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Goldsmiths abandon plans for compulsory redundancies

UCU says collective action by its members saved ‘tens and tens of jobs’ at the London university

GOLDSMITHS has abandoned plans for compulsory redundancies after 10 months of determined resistance by lecturers.

Senior management at the London university declared 46 compulsory redundancies in a financial deal with Natwest and Lloyds Bank, but members of the University & College Union (UCU) responded with industrial action.

Lecturers boycotted marking and assessments and appealed to overseas universities to impose an academic embargo.

The dispute became more bitter when the college suspended two senior lecturers because they informed students of the potential impact of the boycott.

Management has now agreed a “no compulsory redundancies” policy.

It will also review use of fixed-term contracts under which employees do not know if they will have a job after the end of each term or academic year.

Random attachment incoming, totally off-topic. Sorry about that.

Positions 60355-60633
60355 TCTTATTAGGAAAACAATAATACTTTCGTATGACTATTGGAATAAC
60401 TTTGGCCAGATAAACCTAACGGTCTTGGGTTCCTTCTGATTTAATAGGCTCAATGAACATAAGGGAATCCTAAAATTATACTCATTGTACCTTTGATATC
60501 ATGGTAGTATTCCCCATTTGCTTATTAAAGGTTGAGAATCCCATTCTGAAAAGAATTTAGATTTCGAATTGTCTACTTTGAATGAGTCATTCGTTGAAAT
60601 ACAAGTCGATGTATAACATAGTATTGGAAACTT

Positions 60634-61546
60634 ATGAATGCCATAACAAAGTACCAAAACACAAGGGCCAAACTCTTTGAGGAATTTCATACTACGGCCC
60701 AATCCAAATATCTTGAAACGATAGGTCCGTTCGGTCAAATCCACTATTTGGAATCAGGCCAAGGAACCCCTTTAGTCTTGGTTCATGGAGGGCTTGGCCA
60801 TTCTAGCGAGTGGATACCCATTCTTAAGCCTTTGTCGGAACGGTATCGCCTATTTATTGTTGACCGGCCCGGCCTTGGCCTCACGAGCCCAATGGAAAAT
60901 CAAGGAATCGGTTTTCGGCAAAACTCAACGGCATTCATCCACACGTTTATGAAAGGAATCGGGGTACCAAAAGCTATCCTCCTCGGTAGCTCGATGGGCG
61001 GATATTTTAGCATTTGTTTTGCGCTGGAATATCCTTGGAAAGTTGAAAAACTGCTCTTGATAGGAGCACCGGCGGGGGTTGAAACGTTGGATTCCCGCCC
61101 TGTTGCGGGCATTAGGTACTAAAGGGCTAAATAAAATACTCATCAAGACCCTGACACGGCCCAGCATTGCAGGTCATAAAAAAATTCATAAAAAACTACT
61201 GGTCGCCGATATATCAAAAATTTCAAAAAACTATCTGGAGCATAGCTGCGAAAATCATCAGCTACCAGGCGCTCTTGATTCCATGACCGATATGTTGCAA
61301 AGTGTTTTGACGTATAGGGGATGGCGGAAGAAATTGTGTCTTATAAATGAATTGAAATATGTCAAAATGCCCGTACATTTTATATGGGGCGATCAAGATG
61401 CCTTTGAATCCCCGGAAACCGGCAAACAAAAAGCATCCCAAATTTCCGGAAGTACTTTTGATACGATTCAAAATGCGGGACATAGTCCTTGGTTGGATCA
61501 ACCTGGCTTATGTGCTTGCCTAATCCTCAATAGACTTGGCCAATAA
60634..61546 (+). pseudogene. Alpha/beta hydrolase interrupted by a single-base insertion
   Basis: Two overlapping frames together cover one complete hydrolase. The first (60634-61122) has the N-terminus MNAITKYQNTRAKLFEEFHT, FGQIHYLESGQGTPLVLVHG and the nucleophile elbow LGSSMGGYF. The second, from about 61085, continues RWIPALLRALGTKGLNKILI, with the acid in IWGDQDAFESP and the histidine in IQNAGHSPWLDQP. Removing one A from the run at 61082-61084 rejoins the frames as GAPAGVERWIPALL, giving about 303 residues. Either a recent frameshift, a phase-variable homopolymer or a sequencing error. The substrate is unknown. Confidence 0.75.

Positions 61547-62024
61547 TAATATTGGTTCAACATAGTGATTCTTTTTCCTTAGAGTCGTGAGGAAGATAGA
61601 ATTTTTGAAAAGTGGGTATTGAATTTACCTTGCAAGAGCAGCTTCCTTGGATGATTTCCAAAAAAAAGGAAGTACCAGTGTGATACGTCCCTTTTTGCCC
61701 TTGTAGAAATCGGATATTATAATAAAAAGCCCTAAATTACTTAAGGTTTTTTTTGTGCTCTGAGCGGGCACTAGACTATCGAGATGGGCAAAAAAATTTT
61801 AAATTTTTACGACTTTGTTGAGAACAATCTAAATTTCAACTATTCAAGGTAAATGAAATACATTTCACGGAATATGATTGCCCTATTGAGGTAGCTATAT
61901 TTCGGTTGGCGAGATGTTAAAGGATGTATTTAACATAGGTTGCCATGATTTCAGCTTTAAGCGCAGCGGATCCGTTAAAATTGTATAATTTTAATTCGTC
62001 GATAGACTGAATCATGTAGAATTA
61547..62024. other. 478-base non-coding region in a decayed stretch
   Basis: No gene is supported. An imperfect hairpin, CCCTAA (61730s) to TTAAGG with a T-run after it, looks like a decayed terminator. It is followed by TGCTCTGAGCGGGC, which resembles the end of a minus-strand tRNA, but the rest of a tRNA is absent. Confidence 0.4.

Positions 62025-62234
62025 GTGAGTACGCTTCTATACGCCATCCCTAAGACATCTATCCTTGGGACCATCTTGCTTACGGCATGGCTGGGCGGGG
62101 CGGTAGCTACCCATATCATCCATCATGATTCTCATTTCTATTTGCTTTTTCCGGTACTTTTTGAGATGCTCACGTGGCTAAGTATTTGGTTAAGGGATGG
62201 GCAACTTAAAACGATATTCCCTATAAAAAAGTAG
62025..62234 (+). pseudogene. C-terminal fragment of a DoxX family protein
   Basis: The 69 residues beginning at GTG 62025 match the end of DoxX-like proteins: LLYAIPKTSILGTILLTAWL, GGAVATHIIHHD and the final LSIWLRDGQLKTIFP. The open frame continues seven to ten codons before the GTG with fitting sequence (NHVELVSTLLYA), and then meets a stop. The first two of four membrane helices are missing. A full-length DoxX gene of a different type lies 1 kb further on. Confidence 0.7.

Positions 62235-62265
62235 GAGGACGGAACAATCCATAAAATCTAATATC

Staff who have already been made redundant will also be given enhanced payments.

The agreement has led to the UCU ending its industrial action, which it said “over 10 months saved many jobs, halting Goldsmiths senior management from doing further damage to the institution.” 

UCU London regional officer Barry Jones said: 

“Sustained collective action from UCU members has saved tens and tens of jobs, preventing Goldsmiths senior management from inflicting further damage. 

“Securing a commitment for the use of fixed term contracts to be reviewed is an important step in the local fight against casualisation.”

The union is still campaigning for the reinstatement of the two suspended academics, Professor Des Freedman and Dr Gholam Khiabany.

A Goldsmiths statement said: "The college has reached an agreement with Goldsmiths UCU that includes an immediate end to the assessment boycott.

“Under the agreement, all affected students will receive their marks with priority given to final-year and international students.”

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